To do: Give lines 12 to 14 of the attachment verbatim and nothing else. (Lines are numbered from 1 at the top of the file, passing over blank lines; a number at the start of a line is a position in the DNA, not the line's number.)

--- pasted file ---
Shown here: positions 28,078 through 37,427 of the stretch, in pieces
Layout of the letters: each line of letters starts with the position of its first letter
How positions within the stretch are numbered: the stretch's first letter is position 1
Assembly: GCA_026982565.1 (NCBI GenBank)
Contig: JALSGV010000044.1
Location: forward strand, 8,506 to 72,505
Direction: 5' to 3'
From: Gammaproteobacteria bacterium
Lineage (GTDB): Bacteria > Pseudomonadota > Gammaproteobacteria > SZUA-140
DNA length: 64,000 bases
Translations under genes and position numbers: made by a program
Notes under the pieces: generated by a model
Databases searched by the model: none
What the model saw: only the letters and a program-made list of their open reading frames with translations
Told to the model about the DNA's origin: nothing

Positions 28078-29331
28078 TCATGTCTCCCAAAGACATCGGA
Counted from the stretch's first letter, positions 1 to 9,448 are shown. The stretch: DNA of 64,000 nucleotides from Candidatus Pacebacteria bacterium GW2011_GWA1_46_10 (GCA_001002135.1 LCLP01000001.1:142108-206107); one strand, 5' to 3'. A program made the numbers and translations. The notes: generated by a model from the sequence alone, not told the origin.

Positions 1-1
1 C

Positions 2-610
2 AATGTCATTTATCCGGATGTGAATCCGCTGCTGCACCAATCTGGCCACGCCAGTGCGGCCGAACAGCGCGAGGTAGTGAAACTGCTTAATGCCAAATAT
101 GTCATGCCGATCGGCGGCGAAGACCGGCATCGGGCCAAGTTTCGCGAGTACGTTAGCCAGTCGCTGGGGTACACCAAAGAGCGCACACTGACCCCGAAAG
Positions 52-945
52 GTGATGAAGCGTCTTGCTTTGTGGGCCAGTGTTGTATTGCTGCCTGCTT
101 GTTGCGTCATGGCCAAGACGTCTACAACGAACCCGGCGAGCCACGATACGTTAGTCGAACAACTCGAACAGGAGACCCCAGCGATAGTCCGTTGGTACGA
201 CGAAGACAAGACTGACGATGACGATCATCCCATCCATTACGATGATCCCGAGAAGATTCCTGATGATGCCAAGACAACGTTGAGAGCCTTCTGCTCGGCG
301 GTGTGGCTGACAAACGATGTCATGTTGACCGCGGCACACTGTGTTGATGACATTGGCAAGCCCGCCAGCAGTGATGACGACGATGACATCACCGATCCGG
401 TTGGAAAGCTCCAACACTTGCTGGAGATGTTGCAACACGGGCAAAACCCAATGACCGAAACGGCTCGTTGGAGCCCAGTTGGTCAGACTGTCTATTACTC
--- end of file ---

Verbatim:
Notes under the pieces: generated by a model
Databases searched by the model: none
What the model saw: only the letters and a program-made list of their open reading frames with translations